Picard runs with it! Now, we’re back in court. Picard cross examines Data, and we are reminded that the android fulfilled a fantasy that many teenage boys could only dream about. He bagged Tasha Yar.
Then, Picard calls Maddox. He asks Maddox to define sentience. Maddox clumsily answers that sentience contains three components; intelligence, self-awareness and consciousness. Picard quickly dismantles the first argument, and no pimply-faced fan with his or her hand deep in the Cheeto bag would disagree. Data is way beyond intelligent.
Picard then turns to argument number two, asking Data to recite his current predicament in order to illustrate his self-awareness. Data complies. This is a little flimsy, but we’ll let it go.
And then… And then… Maddox starts to become unsure. Picard pounces. “Data meets two of your criteria. What if he meets the third? I don’t know what he is. Do you? Do you!?”
Finally, the judge rules in Data’s favor, even though she admits that no one really proved their case. Her final verdict is, “I don’t know, but we’re going to defer in Data’s favor just in case he happens to be alive. Besides, we need to keep Brent Spiner around until he wins an Emmy.”
The story is over, except that Picard goes off to get nekkid with the judge, which is a task that usually falls to Riker, except that Picard has a bad history with this lady and the tension has been building all episode. Besides, Picard hasn’t been laid since… Never. And Riker is too busy hanging his head in shame even to take Deanna Troi for a loser’s lap. Data comes in and lets him off the emotional hook. “You were a splendid example of self-sacrifice, sir,” is basically what he says. Then he follows it up with, “I do not resent you, Commander. After all, resentment is a human feeling. As the audience no doubt knows, I cannot feel, because feeling connotes sentience, and I am not sentient.”
He doesn’t actually say that last part, but once these pimply-faced fans go wipe off the Twinkie crumbs and spend about 30 more years in the real world, they figure out that the writers deliberately stacked the deck against Riker. Yes, Riker won the legal battle, but in the 24th century, just as in the 21st, emotion trumps logic.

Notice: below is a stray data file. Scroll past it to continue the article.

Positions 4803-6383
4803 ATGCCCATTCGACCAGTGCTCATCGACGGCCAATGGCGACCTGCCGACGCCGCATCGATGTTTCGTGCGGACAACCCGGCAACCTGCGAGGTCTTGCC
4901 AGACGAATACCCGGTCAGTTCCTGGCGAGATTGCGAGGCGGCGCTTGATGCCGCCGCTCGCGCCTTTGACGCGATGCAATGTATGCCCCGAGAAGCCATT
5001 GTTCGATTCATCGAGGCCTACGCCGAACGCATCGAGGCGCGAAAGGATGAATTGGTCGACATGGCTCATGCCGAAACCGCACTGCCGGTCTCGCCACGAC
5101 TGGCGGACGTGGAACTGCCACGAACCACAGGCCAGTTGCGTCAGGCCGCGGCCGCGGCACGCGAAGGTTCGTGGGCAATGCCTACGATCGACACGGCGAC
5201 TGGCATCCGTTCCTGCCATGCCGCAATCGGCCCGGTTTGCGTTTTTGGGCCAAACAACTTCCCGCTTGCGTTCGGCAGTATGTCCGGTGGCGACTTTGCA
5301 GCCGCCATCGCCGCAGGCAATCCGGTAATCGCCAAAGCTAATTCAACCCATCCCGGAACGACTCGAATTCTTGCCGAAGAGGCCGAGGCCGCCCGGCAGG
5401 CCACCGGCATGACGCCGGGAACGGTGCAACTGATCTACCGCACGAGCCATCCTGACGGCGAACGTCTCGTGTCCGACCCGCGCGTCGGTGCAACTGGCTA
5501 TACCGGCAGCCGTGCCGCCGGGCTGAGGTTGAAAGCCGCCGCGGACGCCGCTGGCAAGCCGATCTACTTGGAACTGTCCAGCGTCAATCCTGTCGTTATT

But who cares, right? Data, after all, is played by Brent Spiner, a very talented actor who is a human being, just as Anthony Daniels, Kenny Baker and Alan Tudyk are all human beings. Just as Disney likes to anthropomorphize animals in order that kids grow up to adopt an anti-hunting, pro-environmentalist sentiment by thinking of Bambi as a human being, sci-fi writers want a new legion of budding social justice warriors to think of the brave L3-37, or Data, every time a kid questions whether he is a boy or a girl, or a parent wants to take their son into the girl’s bathroom, or someone at work demands to be called Rachel instead of Tony.
Just as Picard stops short of pushing forward with his argument because he likely could not demonstrate that Data does not, in fact, possess consciousness, the new woke Star Wars crowd should not bother to ask certain critical questions. Your honor, isn’t it true that computers can only do what their programmers tell them? Your honor, if you flip off Data’s switch, couldn’t you flip it back on again in 20 years, just as Data did with his brother Lore? But why can’t you do that with Bernie Sanders? Your honor, if I see a penis on a boy, but he says he’s a girl, wouldn’t a little healthy skepticism be in order?
And the answer comes back like a hyper echo. “Fuck off, bigot!!!”
Ok, friends. I can’t resist. Real quick, here are five reasons why Solo blew big asteroid field chunks.
5. As previously stated, L3-37.
4. The movie should have been a buddy adventure featuring Han and Lando, rather than a romantic adventure featuring Han and Q’ira. Yeah… I know. Strong female movie characters, yada yada yada.
3. It was doomed from the start. No actor could possibly succeed Harrison Ford. That aside, Han was the ultimate alfa male. Alden Ehrenreich’s Han Solo seemed like a wiseass college kid who acts oppressed, but secretly gets a pedicure three times a week.
2. Darth Maul appears in the movie. Ok, think about that for a second, then think about the timeline of the prequels. Does Star Wars have a Kelvin timeline, too?
1. The writers eviscerated the spirit of the Han Solo character. Han’s backstory was boring. The Han Solo we met in the original Star Wars was a self-centered, greedy, cynical, cheeky anti-hero who was ultimately redeemed. This guy was a straight-up hero whom the writers contorted to fit a mold. In other words, modern Han would not have shot Greedo first… Unless Greedo was a Trump supporter, of course.
Now that I got all of that off my chest, I’m gonna go watch Star Trek TNG, Season three, episode 16, “The Offspring.” Damn! I still get a lump in my throat every time Data’s daughter dies.